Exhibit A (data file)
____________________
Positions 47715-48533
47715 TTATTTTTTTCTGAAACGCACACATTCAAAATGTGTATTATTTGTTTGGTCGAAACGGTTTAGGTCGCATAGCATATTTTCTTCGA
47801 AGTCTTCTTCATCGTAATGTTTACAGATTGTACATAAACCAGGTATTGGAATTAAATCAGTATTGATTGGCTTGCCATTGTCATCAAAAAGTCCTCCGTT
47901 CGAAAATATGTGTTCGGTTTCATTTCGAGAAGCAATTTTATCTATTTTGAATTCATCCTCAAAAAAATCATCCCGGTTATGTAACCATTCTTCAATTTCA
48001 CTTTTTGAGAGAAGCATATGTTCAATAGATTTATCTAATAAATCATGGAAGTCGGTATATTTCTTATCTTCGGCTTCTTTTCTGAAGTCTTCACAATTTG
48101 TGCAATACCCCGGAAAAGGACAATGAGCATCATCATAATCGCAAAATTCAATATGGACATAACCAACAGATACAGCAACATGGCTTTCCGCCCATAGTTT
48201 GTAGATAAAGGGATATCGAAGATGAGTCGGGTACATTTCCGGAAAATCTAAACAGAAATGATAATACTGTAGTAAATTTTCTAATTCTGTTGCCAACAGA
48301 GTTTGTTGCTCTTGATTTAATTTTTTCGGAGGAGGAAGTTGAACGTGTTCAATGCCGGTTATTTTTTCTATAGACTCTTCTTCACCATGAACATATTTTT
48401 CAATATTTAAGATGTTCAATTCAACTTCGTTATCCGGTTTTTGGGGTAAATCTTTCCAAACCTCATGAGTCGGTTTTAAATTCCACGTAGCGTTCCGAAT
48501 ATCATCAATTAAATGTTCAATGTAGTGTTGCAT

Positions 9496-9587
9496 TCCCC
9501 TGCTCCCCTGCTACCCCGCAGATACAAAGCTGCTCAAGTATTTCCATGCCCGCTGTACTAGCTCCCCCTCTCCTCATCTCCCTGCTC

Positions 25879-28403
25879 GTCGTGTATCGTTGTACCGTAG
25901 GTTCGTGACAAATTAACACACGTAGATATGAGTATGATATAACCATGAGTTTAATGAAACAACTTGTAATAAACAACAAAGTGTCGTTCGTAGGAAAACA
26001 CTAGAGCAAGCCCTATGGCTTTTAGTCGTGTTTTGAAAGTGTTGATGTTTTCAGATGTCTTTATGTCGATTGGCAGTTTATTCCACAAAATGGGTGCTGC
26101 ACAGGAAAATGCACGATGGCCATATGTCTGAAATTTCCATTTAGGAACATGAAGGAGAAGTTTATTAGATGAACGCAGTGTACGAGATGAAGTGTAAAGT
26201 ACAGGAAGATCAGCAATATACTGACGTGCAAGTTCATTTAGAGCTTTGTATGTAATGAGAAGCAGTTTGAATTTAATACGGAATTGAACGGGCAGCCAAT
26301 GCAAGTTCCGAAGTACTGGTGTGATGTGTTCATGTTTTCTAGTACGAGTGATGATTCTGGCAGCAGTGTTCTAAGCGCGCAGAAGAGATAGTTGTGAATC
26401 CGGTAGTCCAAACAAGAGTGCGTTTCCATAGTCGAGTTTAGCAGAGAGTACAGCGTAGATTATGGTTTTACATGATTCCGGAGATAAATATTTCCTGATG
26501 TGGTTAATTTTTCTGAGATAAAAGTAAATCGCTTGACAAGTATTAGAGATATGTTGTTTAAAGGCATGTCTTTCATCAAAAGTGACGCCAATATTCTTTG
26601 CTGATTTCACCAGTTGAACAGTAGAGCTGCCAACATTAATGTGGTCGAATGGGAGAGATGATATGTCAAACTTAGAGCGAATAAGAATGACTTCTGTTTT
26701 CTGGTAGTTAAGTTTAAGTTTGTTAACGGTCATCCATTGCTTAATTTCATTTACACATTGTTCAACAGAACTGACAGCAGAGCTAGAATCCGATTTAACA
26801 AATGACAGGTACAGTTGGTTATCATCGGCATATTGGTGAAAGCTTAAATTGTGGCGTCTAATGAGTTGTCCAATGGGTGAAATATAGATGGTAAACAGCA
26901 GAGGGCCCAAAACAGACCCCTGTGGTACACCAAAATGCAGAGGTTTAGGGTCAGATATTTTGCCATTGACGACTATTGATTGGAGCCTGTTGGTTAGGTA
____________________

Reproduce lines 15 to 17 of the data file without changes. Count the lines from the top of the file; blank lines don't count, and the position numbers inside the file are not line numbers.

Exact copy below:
25879 GTCGTGTATCGTTGTACCGTAG
25901 GTTCGTGACAAATTAACACACGTAGATATGAGTATGATATAACCATGAGTTTAATGAAACAACTTGTAATAAACAACAAAGTGTCGTTCGTAGGAAAACA
26001 CTAGAGCAAGCCCTATGGCTTTTAGTCGTGTTTTGAAAGTGTTGATGTTTTCAGATGTCTTTATGTCGATTGGCAGTTTATTCCACAAAATGGGTGCTGC